An Irish Story
I wouldn't give you a half pack of off-brand cigarettes for a writer who heard a good story and didn't retell it.
My wife and I have a friend, an Irish-American woman who is over the age of 80. We will, for the sake of this column, call her "Noreen."
One of the reasons I like her is that she has the beautiful manners and exact diction taught to Catholic school girls prior to 1950, when those schools produced, in endless lines, wives, mothers, nuns, grade school teachers, minor civil servants, retail clerks with the manners of duchesses and what were once called "file clerks."
When she was a little girl, her East Coast industrial city boiled with immigrants from everywhere: Irish, Greeks, Poles, Russian Jews, French Canadians, Syrians, Lebanese and Portuguese.
It was a time when ethnicity determined the neighborhood in which you lived, the church you attended, the language of the sermon in that church and the food you ate. If you spoke accented or what they called "broken English," you felt free to make fun of those who spoke with another accent and who broke their English along different lines.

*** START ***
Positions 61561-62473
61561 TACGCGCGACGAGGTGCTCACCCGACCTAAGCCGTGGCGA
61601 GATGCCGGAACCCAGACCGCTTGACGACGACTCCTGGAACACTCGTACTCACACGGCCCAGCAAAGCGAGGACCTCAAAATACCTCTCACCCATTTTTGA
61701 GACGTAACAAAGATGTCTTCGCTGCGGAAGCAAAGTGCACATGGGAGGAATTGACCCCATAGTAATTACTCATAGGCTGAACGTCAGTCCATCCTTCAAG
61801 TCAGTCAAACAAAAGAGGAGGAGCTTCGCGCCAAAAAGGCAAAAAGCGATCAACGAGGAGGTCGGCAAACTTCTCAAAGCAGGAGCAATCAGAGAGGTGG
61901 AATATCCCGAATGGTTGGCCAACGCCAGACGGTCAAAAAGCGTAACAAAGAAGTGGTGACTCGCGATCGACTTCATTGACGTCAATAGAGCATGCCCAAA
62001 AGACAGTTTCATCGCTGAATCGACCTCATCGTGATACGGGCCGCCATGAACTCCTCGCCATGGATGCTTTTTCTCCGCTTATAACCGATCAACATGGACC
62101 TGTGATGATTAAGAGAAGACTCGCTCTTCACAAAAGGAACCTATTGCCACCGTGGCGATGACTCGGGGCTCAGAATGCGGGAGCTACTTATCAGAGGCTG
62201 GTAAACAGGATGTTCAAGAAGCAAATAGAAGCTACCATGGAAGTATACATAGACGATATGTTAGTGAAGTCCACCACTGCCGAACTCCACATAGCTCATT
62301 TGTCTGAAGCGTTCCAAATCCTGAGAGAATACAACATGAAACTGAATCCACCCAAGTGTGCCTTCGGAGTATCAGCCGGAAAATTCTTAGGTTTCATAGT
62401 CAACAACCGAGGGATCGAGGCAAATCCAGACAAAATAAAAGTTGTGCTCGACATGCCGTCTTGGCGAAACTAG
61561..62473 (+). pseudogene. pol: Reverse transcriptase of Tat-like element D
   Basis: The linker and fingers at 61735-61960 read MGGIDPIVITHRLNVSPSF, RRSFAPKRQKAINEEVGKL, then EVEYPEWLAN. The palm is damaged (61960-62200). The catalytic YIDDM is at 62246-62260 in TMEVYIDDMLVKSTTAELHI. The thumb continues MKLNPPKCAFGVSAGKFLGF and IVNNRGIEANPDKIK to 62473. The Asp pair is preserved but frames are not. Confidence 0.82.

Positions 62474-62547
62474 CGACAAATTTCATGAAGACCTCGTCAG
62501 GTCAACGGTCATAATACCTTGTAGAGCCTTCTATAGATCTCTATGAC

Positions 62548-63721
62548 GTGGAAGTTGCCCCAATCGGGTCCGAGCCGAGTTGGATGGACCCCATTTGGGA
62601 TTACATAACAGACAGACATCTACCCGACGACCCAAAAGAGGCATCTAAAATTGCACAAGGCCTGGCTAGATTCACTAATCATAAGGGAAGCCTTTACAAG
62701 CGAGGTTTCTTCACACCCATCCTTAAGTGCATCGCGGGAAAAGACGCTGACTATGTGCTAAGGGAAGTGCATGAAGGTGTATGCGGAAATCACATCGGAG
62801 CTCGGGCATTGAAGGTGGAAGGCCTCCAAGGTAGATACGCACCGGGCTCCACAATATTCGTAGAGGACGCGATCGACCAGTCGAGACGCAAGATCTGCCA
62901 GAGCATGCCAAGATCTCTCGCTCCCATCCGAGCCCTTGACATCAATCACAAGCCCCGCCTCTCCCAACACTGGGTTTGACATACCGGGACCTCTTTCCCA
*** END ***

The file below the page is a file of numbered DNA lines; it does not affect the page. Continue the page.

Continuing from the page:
I went to see Noreen the other night and took a seat in the apartment she's occupied for more than 30 years, another vanishing habit of the people who lived in these older cities.
She asked after me, my mother, my in-laws, my wife, and, of course, she asked after the health of our two cats.
Noreen's cat, Patrick, who was very fond of my wife and very frightened of me, died some years ago.
Noreen has the storyteller's gene, which means she can tell funny stories without watching you to see if you're amused and sad stories without watching you to see if you look sad.
"You know," she said to me the other night.
"You don't know what countries they're from," she said. "I suppose they're Oriental.".
"I took Patrick to the veterinarian once," she said. "He was Oriental. He was a little difficult to understand, but he was a lovely man.
"And he asked me what my cat's name was," Noreen said. "I said, 'His name is Patrick.'
"And the veterinarian said to me, 'That's an unusual name for a cat.'"
"'Well, you see,' I told him. 'He's Irish.'"
I thought it was a wonderful story and not just because the punch line is so gently funny, but because I have always loved to watch the waves of immigration roll and growl on our shores, loved to watch how we blend and clash on the way to being American.
Also, I love stories told by people over 80. If you live to be old, you outlive your world and all the small, dear things in it. But you retain the stories, the laughter and the sadness, the turns of phrase, the words no one uses anymore.
And I like to listen.
To find out more about Marc Munroe Dion and read features by other Creators Syndicate writers and cartoonists, visit www.creators.com. Dion's collection of Pulitzer Prize-nominated columns, "Between Wealth and Welfare: A Liberal Curmudgeon in America," is available for Nook and Kindle.
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